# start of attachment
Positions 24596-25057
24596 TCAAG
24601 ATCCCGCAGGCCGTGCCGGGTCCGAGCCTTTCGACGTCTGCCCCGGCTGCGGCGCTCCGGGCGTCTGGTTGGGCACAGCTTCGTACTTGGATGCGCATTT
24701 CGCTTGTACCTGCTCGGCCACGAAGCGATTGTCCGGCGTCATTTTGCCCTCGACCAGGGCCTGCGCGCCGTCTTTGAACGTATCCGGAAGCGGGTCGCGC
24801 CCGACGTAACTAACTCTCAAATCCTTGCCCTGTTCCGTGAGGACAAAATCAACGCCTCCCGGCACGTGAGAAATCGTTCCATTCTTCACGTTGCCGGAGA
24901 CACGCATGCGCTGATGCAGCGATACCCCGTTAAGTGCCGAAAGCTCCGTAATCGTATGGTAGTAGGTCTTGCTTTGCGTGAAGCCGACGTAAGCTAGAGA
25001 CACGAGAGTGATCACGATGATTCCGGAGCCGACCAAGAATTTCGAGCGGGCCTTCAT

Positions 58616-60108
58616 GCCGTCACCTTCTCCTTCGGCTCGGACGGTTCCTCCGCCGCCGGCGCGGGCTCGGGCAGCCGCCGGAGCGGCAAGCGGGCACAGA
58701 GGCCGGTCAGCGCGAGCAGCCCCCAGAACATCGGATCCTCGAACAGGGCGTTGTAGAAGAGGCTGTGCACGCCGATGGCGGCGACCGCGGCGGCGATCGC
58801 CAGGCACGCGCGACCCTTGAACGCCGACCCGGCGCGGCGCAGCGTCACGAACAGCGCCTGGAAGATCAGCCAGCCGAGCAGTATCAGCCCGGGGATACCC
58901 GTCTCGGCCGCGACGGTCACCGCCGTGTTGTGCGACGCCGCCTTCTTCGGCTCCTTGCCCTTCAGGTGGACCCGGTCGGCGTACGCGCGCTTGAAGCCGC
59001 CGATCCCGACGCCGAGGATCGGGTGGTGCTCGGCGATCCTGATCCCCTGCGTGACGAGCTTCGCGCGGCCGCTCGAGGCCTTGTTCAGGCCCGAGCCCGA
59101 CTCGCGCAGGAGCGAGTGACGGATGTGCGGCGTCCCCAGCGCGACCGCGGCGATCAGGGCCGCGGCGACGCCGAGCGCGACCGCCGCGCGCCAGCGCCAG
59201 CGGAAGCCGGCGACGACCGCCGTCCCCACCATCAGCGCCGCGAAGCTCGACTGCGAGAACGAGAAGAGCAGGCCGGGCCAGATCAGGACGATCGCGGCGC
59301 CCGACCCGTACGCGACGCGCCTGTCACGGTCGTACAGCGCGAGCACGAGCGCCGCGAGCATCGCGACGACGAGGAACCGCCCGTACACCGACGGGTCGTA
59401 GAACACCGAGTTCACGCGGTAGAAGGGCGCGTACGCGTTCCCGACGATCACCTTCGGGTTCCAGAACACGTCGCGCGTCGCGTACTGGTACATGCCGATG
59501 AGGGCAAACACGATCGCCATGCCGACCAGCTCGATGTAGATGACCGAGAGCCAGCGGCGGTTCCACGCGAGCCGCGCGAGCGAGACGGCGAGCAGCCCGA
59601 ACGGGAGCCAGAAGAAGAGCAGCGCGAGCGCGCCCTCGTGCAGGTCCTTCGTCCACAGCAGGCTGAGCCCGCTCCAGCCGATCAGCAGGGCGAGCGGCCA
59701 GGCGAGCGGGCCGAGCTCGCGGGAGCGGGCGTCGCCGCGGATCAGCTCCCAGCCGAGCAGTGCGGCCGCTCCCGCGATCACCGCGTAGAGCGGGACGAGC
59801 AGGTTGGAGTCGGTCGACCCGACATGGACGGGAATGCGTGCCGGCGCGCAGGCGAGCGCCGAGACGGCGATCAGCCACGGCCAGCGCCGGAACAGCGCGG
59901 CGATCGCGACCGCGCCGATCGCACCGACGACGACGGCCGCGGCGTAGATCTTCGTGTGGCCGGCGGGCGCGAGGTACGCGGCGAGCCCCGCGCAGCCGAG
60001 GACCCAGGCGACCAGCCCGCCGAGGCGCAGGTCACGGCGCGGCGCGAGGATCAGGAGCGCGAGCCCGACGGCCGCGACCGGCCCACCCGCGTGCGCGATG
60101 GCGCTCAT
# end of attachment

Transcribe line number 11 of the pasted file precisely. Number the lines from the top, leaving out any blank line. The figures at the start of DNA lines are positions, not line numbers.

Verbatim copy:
58801 CAGGCACGCGCGACCCTTGAACGCCGACCCGGCGCGGCGCAGCGTCACGAACAGCGCCTGGAAGATCAGCCAGCCGAGCAGTATCAGCCCGGGGATACCC